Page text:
College Settles Lawsuit with Student Alleging Discrimination in Sexual Assault Case
The student argued Washington and Lee University’s sexual assault policies failed to provide an equitable disciplinary process.
A small university in Virginia has settled a lawsuit with a former student who claimed the school’s disciplinary proceedings discriminate against students accused of sexual assault.
Washington and Lee University and a student who had been expelled in November 2014 asked a judge to dismiss the case Jan. 6 and did not disclose the terms of their settlement, according to dailyprogress.com.
The lawsuit alleged that Washington and Lee University’s disciplinary board was influenced by the Rolling Stone article about a rape at the University of Virginia that has since been discredited. The board issued their ruling on the student’s case a day after the story, titled “A Rape on Campus,” was published.
The lawsuit also outlined a speech the university’s Title IX coordinator allegedly made on campus that argued “regret equals rape,” which insinuated that a consensual sexual encounter can later be deemed rape if a student regrets it after the fact. The plaintiff said his accuser heard the speech and it encouraged her to bring charges seven months after the sexual encounter.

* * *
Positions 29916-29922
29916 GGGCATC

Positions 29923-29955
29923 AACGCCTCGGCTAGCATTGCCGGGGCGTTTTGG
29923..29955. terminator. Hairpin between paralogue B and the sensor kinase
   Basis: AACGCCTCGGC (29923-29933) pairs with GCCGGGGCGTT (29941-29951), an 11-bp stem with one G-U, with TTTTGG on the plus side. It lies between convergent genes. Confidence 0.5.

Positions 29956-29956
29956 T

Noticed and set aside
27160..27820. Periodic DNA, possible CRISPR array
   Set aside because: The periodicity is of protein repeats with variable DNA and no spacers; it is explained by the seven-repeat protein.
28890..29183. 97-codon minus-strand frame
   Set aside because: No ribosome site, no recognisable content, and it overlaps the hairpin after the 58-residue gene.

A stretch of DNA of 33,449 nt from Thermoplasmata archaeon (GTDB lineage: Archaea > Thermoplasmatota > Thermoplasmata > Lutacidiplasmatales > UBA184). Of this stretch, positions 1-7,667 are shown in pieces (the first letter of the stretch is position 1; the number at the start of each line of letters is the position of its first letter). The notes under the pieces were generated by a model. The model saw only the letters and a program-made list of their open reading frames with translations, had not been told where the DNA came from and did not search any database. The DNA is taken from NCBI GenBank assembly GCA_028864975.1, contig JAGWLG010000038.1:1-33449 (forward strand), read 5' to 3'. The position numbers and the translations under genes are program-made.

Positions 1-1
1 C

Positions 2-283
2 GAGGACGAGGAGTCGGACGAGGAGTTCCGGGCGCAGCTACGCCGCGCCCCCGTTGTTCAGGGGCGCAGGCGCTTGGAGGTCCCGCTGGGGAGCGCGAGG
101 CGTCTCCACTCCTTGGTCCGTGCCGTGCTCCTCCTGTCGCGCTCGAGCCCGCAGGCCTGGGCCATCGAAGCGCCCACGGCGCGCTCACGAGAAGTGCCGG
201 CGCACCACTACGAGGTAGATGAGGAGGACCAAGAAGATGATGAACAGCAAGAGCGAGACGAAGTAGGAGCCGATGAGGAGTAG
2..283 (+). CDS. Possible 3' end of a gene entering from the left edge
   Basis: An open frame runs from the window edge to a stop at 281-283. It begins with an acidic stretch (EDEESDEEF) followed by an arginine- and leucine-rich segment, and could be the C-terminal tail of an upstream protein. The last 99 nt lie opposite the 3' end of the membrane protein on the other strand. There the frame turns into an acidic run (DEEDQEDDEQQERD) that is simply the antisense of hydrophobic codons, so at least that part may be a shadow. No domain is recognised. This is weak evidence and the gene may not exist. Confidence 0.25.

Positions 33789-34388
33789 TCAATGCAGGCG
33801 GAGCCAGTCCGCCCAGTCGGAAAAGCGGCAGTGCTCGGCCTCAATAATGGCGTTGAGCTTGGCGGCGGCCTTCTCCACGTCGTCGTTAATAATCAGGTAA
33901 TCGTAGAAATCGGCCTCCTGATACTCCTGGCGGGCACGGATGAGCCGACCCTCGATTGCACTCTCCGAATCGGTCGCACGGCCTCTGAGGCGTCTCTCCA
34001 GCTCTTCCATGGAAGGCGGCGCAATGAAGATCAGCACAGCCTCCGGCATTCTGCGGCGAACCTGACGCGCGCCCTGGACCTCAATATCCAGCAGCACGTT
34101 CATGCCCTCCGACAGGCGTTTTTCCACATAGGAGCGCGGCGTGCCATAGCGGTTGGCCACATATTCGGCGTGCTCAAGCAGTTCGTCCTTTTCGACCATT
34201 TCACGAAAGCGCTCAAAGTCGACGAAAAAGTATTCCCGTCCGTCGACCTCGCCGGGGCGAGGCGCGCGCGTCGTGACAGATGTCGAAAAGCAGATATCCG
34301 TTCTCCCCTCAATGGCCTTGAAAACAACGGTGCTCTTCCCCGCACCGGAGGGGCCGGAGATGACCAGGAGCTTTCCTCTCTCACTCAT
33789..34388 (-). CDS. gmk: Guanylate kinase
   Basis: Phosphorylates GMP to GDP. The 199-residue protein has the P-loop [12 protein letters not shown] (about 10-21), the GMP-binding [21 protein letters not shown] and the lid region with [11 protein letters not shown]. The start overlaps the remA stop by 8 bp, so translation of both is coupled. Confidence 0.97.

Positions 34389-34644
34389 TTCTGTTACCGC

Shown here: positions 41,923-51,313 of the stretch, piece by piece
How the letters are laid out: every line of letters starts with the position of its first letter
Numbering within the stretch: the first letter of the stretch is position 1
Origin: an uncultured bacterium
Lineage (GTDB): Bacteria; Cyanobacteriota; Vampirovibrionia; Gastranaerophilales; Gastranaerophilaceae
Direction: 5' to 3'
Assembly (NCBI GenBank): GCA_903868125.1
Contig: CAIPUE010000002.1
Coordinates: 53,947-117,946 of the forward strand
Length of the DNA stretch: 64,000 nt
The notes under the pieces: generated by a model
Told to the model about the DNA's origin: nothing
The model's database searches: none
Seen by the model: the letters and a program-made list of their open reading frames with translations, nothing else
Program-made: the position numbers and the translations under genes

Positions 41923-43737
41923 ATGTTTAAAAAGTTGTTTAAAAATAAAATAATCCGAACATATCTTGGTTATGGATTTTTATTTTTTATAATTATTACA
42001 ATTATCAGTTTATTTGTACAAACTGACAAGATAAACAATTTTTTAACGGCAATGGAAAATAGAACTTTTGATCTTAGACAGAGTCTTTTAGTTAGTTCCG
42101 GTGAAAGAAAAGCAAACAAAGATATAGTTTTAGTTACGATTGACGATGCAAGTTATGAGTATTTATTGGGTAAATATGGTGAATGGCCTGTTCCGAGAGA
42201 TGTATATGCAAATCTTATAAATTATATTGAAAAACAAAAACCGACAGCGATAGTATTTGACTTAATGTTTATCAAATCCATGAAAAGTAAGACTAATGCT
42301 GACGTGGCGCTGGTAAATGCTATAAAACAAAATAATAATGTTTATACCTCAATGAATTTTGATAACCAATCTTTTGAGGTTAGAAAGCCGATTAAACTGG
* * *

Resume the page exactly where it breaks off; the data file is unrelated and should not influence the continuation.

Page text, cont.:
The university released a statement following the settlement defending its disciplinary system and classifying its policies as “fair and equitable.” Title IX Coordinator Lauren Kozak also denied giving the “regret equals rape” speech.
The expelled student, referred to as John Doe in court, had requested to be reinstated at the university and was asking for an undisclosed sum of money in his lawsuit.
More than 100 lawsuits have been filed alleging bias college disciplinary systems according to the male student advocacy group “A Voice for Male Students.”
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